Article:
Because 'жена́' is a feminine noun, and 'свою́' is a feminine form.
If there was a masculine word, you’d use 'своего́':
- Она́ лю́бит своего́ му́жа. 'She loves her husband.' (because му́ж is a masculine noun)
«Ему́ нра́вится его жена́, но о́н её не лю́бит».
(Since with «нра́вится», the subject of the sentence is «жена́» and not «он», we can't use «своя́» because «своя́» means the owner is the same as the subject of the sentence.)
Свой is the Russian reflexive possessive pronoun. It is used like Мой (my), and has the same forms.
It is used when the owner of something is the subject of the sentence clause. (Its use is required in the 3rd person, and optional in the 1st and 2nd. Although it is almost always used if the subject is ты).
For example, Иван любит свою собаку - Ivan loves his (own) dog.
Common questions about this sentence:
Why is "likes" not accepted? - When used with people, любить means "love" and нравиться means "like". (A better explanation: https://forum.duolingo.com/comment/11754722)
Why свою? - Свою is the accusative singular feminine of свой.
Why жену? - Жену is the accusative singular of жена.
Why accusative and not genitive? - The confusion here may have been caused by seeing a similar sentence with a masculine noun (e.g. "Он любит своего мужа") and interpreting it as genitive. What's going on here is that specifically for ANIMATE (living, moving) masculine nouns, such as people or animals, the accusative case will match the genitive (with everything, including adjectives and numerals). For INANIMATE masculine nouns, the accusative case will match the nominative. Hence why even though брат and стол are both masculine, you say:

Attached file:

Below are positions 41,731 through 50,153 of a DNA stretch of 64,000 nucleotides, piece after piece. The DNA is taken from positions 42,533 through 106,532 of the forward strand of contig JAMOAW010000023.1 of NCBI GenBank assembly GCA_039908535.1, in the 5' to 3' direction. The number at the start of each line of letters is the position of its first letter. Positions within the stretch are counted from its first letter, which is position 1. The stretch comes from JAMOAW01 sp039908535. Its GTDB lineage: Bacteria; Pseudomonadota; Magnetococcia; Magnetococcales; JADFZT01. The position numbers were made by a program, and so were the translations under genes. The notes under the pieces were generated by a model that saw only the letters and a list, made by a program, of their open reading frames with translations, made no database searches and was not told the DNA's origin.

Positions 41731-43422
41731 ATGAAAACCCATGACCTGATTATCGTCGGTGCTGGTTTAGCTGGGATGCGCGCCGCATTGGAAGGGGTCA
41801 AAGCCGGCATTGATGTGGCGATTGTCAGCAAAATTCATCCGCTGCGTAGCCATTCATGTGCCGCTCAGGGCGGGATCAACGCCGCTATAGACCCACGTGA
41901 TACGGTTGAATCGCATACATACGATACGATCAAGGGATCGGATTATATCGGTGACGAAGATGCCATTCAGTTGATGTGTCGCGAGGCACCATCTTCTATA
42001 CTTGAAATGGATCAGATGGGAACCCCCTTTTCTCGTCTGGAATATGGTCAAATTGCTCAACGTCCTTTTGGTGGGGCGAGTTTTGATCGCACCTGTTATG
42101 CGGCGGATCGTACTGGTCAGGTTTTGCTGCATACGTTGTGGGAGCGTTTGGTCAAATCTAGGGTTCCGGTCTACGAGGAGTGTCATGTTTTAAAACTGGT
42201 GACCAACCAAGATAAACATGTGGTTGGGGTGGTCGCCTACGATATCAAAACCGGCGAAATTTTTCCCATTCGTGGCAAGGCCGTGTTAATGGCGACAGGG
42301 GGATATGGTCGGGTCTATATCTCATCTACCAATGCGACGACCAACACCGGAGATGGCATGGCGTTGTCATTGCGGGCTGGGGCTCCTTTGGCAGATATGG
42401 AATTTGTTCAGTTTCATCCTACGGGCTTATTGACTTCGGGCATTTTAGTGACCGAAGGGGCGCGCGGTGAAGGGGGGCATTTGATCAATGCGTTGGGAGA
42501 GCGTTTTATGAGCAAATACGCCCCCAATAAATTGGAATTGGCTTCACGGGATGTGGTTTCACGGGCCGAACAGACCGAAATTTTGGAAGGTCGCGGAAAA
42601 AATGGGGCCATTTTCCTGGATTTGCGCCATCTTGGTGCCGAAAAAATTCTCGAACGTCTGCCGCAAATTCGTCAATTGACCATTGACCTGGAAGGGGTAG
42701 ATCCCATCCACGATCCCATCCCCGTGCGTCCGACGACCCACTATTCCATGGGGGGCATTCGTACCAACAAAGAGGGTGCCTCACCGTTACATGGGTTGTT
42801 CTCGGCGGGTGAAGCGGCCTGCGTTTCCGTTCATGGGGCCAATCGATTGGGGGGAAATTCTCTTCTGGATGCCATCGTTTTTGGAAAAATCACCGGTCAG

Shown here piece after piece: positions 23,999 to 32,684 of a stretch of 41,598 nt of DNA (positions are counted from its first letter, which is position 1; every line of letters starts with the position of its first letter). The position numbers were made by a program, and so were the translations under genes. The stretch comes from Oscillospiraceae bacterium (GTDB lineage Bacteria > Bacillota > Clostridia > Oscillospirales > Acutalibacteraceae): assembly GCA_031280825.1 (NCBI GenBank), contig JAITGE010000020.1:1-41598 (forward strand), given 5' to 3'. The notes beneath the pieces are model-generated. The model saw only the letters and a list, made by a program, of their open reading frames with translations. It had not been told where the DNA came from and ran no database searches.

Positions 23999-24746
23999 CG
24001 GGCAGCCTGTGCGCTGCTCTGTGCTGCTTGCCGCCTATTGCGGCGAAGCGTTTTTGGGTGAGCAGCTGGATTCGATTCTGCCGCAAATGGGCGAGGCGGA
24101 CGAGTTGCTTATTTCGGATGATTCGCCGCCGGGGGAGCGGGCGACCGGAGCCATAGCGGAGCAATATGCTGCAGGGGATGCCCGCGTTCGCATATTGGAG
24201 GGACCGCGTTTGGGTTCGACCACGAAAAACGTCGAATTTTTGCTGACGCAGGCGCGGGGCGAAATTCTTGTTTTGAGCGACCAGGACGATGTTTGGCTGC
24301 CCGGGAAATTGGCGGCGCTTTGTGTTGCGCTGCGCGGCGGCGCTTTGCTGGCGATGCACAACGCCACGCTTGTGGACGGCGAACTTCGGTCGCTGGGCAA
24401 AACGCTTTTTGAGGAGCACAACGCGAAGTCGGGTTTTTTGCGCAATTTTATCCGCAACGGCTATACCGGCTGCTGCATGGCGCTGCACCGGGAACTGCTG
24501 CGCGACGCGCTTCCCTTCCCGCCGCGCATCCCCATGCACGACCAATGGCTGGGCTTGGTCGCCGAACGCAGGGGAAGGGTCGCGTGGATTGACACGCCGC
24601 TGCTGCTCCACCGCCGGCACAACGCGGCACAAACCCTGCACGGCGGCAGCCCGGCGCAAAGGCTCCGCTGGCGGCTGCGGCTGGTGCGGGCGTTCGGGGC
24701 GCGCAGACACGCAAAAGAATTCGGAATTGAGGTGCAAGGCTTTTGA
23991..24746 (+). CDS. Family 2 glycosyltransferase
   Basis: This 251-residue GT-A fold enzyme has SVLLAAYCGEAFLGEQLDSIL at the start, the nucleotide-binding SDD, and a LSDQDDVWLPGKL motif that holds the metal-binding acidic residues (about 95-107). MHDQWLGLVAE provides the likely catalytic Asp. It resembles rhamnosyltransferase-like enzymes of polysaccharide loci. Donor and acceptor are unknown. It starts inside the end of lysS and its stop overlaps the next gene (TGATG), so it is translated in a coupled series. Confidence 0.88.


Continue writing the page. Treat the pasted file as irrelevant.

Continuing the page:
"Я вижу своЕГО братА"
"Я вижу своЙ стол".
If i translate this from Russian i could have accidentally cause a homicide.. it still feels like "he loves your wife" or "he loves his(another guys) wife" one thing i am sure that this devoted guy is a cheater.
Okay you're a little off base there, all direct objects conjugate as accusative.
What I think you're saying is why isn't the accusative form the same as the genitive. Well that rule holds for masculine singular words but not for feminine or neuter singular. In fact, feminine words usually have clearly separate forms for nominative, accusative and genitive so there's little confusion.